The map of India has substantially changed since Grierson’s time. After Independence, Indian authorities should have carried out a fresh survey. That exercise, however, remained desired but never accomplished, until a group of volunteers decided to make an attempt and compiled the People’s Linguistic Survey of India (2013-20). Invariably, in the absence of a definitive survey of languages, India depended more on the census count of languages for its language data requirements. The Census, carried out every decade, is scheduled to be carried out next year, in 2021.

Thanks to the classification protocol, the linguistic citizenship of 60 lakh citizens was just axed, rendered as ‘not worth consideration.’

One can imagine the outcome of the next language count going by what was released in June 2018 as the ‘Language Data of 2011 Census’. During the last census, the citizens of India provided 19,569 names of ‘mother tongues'. This data was described in technical terms as ‘raw returns’. Based on previously available linguistic and sociological information, the authorities decided that 18,200 of these reported mother tongues did not match “logically” with any known information. A total of only 1,369 names, or ‘labels’ as they are technically called, were picked up as being “names of languages.” The excluded 'raw returns’ represented the responses of nearly 60 lakh citizens. Thanks to the classification protocol, the linguistic citizenship of these 60 lakh citizens was just axed, rendered as not worth consideration.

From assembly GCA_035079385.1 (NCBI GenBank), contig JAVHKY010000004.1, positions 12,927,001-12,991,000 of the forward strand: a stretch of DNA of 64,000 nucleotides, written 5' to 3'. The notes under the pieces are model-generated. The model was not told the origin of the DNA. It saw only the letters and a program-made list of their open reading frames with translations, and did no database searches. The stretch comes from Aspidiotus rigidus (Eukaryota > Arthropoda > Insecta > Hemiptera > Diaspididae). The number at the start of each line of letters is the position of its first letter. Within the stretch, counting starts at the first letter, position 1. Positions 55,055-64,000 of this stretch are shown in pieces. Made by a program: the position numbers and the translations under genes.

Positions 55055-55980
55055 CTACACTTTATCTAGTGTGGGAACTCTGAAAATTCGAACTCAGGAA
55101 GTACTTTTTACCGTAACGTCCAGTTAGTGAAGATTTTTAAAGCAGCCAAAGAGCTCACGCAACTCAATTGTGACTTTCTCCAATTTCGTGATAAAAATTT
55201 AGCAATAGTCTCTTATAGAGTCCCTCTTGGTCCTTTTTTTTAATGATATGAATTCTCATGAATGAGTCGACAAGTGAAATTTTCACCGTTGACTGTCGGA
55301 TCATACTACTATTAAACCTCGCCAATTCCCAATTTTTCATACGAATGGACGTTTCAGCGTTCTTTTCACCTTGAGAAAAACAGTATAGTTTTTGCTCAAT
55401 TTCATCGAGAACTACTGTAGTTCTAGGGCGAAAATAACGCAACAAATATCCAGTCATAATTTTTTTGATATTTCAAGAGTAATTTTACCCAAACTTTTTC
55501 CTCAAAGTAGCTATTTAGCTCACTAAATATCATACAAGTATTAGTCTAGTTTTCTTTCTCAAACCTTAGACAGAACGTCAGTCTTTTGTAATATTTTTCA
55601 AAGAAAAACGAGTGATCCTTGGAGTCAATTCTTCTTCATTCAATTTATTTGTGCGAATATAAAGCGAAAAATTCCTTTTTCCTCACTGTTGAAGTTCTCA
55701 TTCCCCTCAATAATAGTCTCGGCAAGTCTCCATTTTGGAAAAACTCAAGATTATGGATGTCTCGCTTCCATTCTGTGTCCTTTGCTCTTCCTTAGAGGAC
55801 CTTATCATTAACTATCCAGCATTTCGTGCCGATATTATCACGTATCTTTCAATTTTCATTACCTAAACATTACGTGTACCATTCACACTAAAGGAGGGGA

In addition to the 1,369 mother tongue names shortlisted in scrutiny, there were another 1,474 mother tongue names placed under the generic label ‘Others’. The enumerated people had languages of their own, but the classification system could not identify the languages they spoke.

The fortunate 1,369 were further grouped together under a total of 121 ‘group labels’. These were presented to the country as ‘Languages’. Of these, 22 were the languages included in the Eighth Schedule of the Constitution: the ‘Scheduled Languages’. The remaining 99 were described as the ‘non-scheduled’ languages.

The 2011 language census recorded that a total of only 2,59,678 Indians speak English as their mother tongue. Numerically accurate, sociologically disastrous!